I just covered the work of Lucas Simões less than 10 posts ago but he just uploaded this new project called Quasi Cinema that seemed worth mentioning. Using sequential photographs that have been bent and woven with string into long rows he recreates a sense of cinematic motion in these wall-mounted installations. Much more here.
German street artist EVOL has constructed this urban “X” in a field outside of Hamburg as part of the upcoming MS Dockville music and art festival. The structure took eight days to dig and construct and you can see an annotated photo series showing the process here. How unbelievably fun is this? Although I’m sure eight days is enough work, I can’t help but imagine what it would be like to scale this even larger into an entire network of entrenched skyscrapers. (via unurth)
Conceptual artist Katie Lewis devises elaborate methods of recording data about herself, be it sensations felt by various body parts or other other aspects of life’s minutiae plotted over time using little more than pins, thread and pencil marked dates. The artworks themselves are abstracted from their actual purpose, and only the organic forms representing the accumulation data over time are left. She describes her process as being extremely rigid, involving the creation of strict rules on how data is collected, documented, and eventually transformed into these pseudo-scientific installations.
The work is often organized into grid-like charts and diagrams mimicking science and medicine’s representations of the body as a specimen, visualy displayed for the purpose of gaining knowledge. In this way I create distance from the information and objectify the experience, giving a false sense that the body is accessible and easily understood.
Check out her portfolio for many more examples of her work. (via sojamo)
Carbon Sink is a controversial new installation at the University of Wyoming by British artist Chris Drury. The sculpture, a 36-foot spiral of logs morphing into charred coal, is constructed from trees that have died from skyrocketing beetle infestations across the western United States. The beetles population is usually tempered by cooler weather, but as global temperatures have grown steadily warmer due to climate change caused from the burning of fossil fuels and, ahem, coal, the insects have flourished resulting in decimated forests. Sounds like the perfect message for an art installation to me. However lawmakers in this coal mining state aren’t happy and veiled threats have been made to potentially cut funding to the university. For now the school is standing by Drury saying they support his artwork while not necessarily endorsing its message. (via lustik and climate adaptation)
New York design firm Design Office Takebayashi Scroggin (D.O.T.S.) created this Massimal for the 2011 Beaux Arts Festival using 20,000 standard white zip ties. Wait, “massimal”? The firm describes a massimal as “design objects that serve as prototypes to examine how physical form can engage the public realm. These constructs are mass abstractions of animal forms fabricated in systematic fashion from one material.” So there you go. The zip ties are meticulously interlinked creating a complex outer mesh that is then suspended in place using cables. Photos by GLINTstudios. (via designboom)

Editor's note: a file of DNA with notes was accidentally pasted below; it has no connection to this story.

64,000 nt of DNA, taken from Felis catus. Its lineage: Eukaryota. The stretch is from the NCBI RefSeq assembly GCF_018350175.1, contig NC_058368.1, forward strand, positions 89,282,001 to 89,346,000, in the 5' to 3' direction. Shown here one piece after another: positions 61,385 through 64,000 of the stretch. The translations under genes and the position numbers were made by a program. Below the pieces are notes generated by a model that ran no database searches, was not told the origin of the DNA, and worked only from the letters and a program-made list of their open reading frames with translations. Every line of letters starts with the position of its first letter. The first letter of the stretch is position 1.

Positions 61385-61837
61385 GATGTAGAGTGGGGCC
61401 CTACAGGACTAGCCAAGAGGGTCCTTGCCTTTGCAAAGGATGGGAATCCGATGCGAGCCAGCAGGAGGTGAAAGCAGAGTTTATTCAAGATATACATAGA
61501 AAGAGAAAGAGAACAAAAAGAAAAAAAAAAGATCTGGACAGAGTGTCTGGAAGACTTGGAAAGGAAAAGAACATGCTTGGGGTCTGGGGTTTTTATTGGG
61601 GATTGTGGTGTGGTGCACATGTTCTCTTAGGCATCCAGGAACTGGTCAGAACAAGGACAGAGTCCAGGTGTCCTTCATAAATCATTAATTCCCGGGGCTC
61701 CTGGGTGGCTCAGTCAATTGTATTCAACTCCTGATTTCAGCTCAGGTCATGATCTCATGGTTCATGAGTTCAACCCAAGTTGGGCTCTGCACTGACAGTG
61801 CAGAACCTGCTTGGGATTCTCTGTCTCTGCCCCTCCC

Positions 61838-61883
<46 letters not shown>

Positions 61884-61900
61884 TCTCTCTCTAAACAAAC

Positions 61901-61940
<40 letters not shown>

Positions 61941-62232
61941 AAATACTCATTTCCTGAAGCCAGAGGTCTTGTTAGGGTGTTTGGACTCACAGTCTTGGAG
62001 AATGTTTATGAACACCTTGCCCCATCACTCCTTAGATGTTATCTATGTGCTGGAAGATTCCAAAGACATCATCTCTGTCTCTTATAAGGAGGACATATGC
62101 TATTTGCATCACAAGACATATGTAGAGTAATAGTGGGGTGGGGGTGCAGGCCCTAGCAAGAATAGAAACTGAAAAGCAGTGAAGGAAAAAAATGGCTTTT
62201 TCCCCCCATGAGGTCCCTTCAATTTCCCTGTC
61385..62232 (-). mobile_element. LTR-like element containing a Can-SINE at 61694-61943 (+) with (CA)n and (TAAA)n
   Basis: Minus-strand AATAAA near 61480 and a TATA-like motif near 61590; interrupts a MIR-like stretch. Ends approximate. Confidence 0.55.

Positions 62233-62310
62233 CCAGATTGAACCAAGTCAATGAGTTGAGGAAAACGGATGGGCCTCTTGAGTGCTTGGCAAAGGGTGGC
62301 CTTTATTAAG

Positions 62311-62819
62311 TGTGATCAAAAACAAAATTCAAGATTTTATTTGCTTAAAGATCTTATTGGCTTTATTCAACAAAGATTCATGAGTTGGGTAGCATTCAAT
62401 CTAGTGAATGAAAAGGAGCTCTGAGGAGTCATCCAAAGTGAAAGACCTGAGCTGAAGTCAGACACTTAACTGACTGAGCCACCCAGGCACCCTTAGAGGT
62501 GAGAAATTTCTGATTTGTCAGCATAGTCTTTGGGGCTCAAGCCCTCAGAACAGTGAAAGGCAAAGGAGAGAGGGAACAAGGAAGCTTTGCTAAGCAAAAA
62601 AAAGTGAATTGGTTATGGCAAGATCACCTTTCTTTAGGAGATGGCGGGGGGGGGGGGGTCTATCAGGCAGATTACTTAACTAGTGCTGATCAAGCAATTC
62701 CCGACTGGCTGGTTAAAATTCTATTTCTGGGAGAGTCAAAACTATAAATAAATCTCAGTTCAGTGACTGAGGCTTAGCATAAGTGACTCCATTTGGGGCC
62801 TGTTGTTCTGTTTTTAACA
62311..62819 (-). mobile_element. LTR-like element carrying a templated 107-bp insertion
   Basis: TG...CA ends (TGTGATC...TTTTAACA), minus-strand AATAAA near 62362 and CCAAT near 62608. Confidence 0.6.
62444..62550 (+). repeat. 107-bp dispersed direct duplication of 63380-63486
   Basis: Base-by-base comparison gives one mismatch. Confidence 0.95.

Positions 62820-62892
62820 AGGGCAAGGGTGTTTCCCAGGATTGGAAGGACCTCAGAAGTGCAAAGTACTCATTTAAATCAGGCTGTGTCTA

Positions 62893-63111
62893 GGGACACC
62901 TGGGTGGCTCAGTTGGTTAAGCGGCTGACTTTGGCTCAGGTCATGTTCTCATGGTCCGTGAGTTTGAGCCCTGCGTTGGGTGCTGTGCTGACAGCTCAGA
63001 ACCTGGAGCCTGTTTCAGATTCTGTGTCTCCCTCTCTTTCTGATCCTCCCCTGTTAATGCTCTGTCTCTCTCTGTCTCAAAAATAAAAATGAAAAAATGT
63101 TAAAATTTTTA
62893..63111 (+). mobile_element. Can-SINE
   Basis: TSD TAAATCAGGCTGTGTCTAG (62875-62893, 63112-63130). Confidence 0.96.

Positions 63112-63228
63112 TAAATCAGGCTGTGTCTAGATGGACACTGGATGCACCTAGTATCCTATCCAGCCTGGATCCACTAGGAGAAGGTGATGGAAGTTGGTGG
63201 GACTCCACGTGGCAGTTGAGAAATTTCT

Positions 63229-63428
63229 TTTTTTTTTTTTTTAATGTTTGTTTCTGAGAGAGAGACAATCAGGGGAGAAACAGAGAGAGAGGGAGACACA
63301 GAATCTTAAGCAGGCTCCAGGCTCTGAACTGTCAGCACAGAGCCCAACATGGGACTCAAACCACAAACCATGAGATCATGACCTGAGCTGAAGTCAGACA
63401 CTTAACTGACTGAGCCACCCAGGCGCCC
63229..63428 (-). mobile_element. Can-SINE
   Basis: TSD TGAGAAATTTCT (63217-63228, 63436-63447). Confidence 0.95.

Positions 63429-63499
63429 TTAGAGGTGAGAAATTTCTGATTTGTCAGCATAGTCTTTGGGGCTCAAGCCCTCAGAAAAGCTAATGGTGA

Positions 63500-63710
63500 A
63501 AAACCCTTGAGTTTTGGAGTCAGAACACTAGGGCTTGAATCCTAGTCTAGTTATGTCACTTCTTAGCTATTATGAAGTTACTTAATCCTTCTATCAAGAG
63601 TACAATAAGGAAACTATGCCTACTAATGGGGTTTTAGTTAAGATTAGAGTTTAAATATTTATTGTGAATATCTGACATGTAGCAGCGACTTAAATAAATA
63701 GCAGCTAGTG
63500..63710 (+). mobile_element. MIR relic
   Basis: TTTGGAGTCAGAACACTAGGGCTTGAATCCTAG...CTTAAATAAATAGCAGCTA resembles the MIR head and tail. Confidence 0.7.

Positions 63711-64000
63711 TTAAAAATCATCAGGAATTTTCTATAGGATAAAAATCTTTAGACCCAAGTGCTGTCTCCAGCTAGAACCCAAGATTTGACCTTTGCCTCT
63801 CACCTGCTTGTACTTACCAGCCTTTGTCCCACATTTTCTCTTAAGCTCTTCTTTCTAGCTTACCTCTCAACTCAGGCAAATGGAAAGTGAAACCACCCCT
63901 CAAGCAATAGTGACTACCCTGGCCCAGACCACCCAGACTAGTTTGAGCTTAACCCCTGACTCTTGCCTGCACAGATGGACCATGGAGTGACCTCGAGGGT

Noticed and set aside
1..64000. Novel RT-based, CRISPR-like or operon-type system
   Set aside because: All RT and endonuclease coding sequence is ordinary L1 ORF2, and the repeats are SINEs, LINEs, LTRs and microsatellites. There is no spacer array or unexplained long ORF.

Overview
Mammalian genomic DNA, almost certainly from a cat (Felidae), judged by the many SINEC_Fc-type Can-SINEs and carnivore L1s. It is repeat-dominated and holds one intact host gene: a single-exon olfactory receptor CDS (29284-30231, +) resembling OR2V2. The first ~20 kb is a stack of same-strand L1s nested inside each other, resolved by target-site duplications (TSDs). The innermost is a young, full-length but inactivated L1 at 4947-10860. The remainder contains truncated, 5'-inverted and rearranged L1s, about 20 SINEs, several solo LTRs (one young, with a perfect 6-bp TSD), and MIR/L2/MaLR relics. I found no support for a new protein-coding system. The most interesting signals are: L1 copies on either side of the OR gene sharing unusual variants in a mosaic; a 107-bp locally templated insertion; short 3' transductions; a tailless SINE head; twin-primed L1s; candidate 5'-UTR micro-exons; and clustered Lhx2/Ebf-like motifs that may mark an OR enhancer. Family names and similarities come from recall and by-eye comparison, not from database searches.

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Remember as a child, plopped down in a sandbox with a few trucks and a shovel, when you suddenly struck on the brilliant idea of digging straight down through the Earth, all the way to China? What would you find there? Berlin-based firm Topotek1 keeps that dream alive with their latest installation for the 2011 Xi’an International Horticultural Exposition. The Big Dig is a an enormous hole that simulates an audio connection with Sweden, Argentina, the United States and Germany. While standing at the edge “soundtracks of the life on the other side: cows from the pampas of Argentinas, commuters rushing among transit through New York City, the maritime life of Stockholm, and layers of history so audible among the streets of Berlin. These soundtracks pique the imagination of the visitors, transferring them away from China, away from the garden.” A glass barrier prevents exposition visitors from “becoming too curious” however it would be amazing to see the space with an unobstructed view and imagine sliding down the sloping green surface and finding yourself on the other end. Images by Geng Weng courtesy Topotek1. (via pruned)
Bernardí Roig is an artist from Mallorca, Spain who explores concepts of loneliness, death, and immortality with his surreal light sculptures. Roig frequently uses a portly white figure made of polyester resin who is seen interacting with fluorescent lights, sometimes staring at it with a childlike curiosity, while in other installations appearing to be violently blinded. The lights are also used as an encumbrance, a bright weighted burden carried through the gallery space. See more at Claire Oliver and in this ebook. Photos here courtesy Rafael Feliu de Cabrera, Claire Oliver, Mavi Mezquita, and Rafa Lopez. (via collabcubed)
‘Box’ is a 2006 installation by Argentinian artist Pablo Curutchet that was installed in the city of Cordoba. The enormous man who appears to be emerging from a river Godzilla-style, was constructed of 882 pounds (400 kg) of cardboard boxes with a team of roughly a dozen people. (via designboom)>